Pros: A good, inexpensive target load.
Cons: The aluminium cases are not reloadable.
As a firearms instructor I go through a lot of ammo. I shoot to keep my own skills sharp, for recreation, and I often provide ammo for my students to use when they use my guns in training classes.
Unfortunately, ammo costs have been going up with no end in sight. The combination of higher fuel costs, higher raw material costs, and increased consumer demand has made a day at the range more expensive then in the past.
The main way I deal with rising ammunition costs is by finding cheaper ammunition to shoot. The Blazer line of budget ammo fits my needs nicely.
The reason the Blazer ammunition is less expensive is because it uses a non-reloadable aluminum case instead of the brass case normally used for small arms ammunition. Since aluminum is cheaper then brass, the cost to manufacture the ammo is less and the company passes that savings along to the consumers. The cases use European standard Berdan primers, instead of U.S. standard Boxer primers, to make sure they aren't accidently reloaded.
Since anyone who already reloads their own ammunition at home probably already knows that aluminum cases can not be used for reloading, this is not a problem. This ammo is marketed towards those shooters who want to save money on ammo but who do not reload their own ammunition already.
This review is of the Blazer .357 Magnum 158 grain Jacketed Hollow Point load sold in 50 round boxes.
The .357 Magnum round was developed by Smith & Wesson in the 1930's in an attempt to create a more powerful handgun round for hunting and personal protection. While partially based on the hot loads used in the S&W .38/44 revolvers, which were .38 Special revolvers built on the larger and stronger frames normally used for .44 caliber revolvers, the resulting .357 Magnum case was lengthened slightly as a safety feature so that this more powerful round could not be fired in .38 Special revolvers.
I have fired this ammuition through a variety of .357 revolvers including a Model 28 "Highway Patrolman," a Model 13, and my personal carry gun, a Model 65 with a 3" barrel.
I have found this ammo to generally be reliable in use. I did have some misfires with the Model 28, but that gun has had problems with other brands of ammo as well, so I can't blame the ammo for that. In every case the cartridges either fired the second time around in the Model 28 or fired when I took them out of Model 28 and tried them in a different revolver.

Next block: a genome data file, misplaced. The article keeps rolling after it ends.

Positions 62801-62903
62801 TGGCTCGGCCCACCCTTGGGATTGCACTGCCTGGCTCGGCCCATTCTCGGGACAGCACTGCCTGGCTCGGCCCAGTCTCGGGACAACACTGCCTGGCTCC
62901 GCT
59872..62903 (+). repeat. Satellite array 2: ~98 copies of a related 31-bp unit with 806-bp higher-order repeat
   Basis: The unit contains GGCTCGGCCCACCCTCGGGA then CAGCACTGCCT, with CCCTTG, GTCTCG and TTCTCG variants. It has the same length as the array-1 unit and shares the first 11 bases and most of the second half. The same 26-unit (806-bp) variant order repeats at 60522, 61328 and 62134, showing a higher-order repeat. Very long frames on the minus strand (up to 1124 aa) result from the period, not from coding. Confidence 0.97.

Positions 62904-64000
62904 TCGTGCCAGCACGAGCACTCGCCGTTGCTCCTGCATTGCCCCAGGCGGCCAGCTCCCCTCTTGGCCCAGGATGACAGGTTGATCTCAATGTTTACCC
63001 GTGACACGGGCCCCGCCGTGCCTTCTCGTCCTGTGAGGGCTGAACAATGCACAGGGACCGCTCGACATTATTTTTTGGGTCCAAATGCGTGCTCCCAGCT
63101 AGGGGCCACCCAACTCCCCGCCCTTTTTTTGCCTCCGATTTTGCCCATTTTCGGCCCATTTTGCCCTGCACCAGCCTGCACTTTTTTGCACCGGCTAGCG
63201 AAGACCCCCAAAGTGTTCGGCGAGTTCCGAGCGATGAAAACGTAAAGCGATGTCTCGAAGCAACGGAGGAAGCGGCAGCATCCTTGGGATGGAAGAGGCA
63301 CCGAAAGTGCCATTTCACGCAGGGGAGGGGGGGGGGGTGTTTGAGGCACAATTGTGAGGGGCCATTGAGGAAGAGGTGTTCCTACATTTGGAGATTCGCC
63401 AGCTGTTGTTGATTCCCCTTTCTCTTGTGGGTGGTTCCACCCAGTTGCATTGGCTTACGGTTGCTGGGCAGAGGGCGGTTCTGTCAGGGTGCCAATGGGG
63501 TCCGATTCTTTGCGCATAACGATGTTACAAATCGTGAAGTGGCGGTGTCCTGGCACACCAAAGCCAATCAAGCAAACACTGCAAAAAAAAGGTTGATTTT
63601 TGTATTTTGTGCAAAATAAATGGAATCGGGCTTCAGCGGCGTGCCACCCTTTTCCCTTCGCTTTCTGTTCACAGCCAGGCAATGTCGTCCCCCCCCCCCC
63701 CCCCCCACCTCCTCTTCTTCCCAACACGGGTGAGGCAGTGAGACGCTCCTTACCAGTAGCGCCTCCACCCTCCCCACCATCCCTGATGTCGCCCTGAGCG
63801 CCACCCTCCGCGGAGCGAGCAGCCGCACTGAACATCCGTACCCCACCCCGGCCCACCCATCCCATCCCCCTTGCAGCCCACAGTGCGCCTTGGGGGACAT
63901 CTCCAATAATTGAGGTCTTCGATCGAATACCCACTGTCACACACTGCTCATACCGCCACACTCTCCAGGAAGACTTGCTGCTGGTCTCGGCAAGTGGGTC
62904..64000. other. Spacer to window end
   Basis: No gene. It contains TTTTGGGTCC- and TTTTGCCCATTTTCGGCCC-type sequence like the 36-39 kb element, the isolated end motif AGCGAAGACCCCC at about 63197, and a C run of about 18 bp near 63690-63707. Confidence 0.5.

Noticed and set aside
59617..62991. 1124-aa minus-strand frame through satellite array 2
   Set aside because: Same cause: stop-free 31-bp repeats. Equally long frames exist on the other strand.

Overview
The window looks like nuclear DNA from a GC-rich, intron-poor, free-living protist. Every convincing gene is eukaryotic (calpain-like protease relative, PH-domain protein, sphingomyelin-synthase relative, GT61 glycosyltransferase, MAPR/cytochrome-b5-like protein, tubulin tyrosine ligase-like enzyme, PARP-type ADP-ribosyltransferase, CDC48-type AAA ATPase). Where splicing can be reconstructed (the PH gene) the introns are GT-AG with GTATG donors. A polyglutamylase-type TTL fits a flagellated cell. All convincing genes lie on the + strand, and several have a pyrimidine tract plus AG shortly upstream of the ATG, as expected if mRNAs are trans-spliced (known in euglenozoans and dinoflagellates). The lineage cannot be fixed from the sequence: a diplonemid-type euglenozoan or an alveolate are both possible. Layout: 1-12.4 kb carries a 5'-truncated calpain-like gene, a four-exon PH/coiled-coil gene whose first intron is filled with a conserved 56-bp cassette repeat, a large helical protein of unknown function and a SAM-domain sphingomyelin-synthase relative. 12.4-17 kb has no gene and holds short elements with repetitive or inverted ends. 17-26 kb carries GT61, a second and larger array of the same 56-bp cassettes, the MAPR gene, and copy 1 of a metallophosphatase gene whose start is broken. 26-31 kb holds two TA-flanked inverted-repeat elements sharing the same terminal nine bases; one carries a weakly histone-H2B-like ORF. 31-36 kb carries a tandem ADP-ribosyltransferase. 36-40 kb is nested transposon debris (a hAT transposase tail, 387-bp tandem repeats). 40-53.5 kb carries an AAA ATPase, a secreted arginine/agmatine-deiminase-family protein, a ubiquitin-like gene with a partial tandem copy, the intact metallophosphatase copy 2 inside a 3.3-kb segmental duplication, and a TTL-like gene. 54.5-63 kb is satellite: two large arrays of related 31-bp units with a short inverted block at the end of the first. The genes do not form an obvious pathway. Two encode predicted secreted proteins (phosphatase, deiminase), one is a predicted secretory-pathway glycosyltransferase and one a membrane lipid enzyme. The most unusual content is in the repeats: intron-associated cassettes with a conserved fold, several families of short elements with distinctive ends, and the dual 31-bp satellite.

The 158 grain bullet tends to shoot to point of aim with all the revolvers I've tried it through. This makes sense, since most .38 and .357 Magnum revolvers are sighted in for 158 grain loads at the factory. The ammo does not seem to group quite as tight as some other loads, but is still within the acceptable range for general target shooting. The recoil, while noticeable, was not unpleasant, especially out of the heavier Model 28.
One issue with the Blazer ammunition is that it does make your gun dirty. Since this is a budget ammunition, it uses a less expensive propellent, and the result is more grit and residue in the gun after a long shooting session. Cleaning your gun thoroughly after a range trip solves this problem.
Whlle this particular load uses the JHP more commonly used in self-defense loads, I recommend this load strictly for target shooting. For self defense I would spend the extra money for a load that uses a more advanced (and more expensive) propellent that would produce a smaller muzzle flash at night or in low light.
The Blazer line of ammo is designed to save target shooters money so they can shoot more at the range. The Blazer .357 Magnum 158 grain JHP load meets that goal.
Here are some of my other ammo reviews.
Personal defense revolver ammunition:
Speer .38 Special +P 135 gr GD SB - Ammo for Snub Revolvers
Blazer .357 Magnum 158 gr JHP's for target shooting with "Magnum Force."
Winchester .38 Special +P 125 gr Silvertip ammo is not for Werewolves
Winchester .38 Special 110 gr Silvertip ammo is a good standard pressure load
Target revolver ammunition:
American Eagle .38 Special 158 gr LRN ammo
American Eagle .38 Special 130 gr FMJ ammo
Winchester .38 Special 130 gr FMJ ammo - You can do better
Personal defense ammo for semi-auto pistols:
Winchester Ranger SXT RA9TA 9mm Luger 127 gr +P+ is a top defensive load
Federal C9BP 9x19mm 115 gr JHP is a great standard pressure defensive load
Winchester 9mm Luger 115 gr Silvertip is a good standard pressure load
Winchester .45 ACP JHP's for target shooting or self defense
Economical target ammo:
Blazer 9mm pistol ammo: Blaze away with cheap bulk ammo for target practice
Winchester White Box 9mm 115 gr FMJ ammo is good, cheap target ammo
Remington UMC Mega Pak 9mm ammo is good bulk ammo
Blazer Brass 9mm 115 gr FMJ is good, cheap ammo for shooters on a budget
Sellier & Bellot 9mm Luger ammunition - An OK plinking round
Federal American Eagle 9mm 115 gr FMJ is good, economical bulk target ammo
Winchester White Box 9mm FMJ ammo is 50 rounds of good, cheap practice ammo
American Eagle 9mm 147gr FMJ FP for target shooting
Winchester Win Clean 9mm bulk ammo for lead free target shooting
American Eagle 9mm 147 gr TMJ ammo reduces the risk of heavy metal poisoning
Blazer .45 Auto pistol ammo for 1911 pistols or other .45 ACP guns
American Eagle .45 Auto (.45 ACP) for the classic American 1911 pistol
The Winchester .45 ACP 230 gr FMJ load is a good budget ammo choice
Blazer Brass .45 ACP 230 gr ammo is good, inexpensive fodder for semi-auto pistols
American Eagle .45 ACP 230 gr TMJ ammo reduces toxic chemical exposure
9x18mm Makarov FMJ ammo by American Eagle for the pistol of the Russian Bear
Wolf Military Classic 9x18mm Makarov ammo - Avoid at all costs
Winchester Super-X .22 LR target ammo for .22 plinking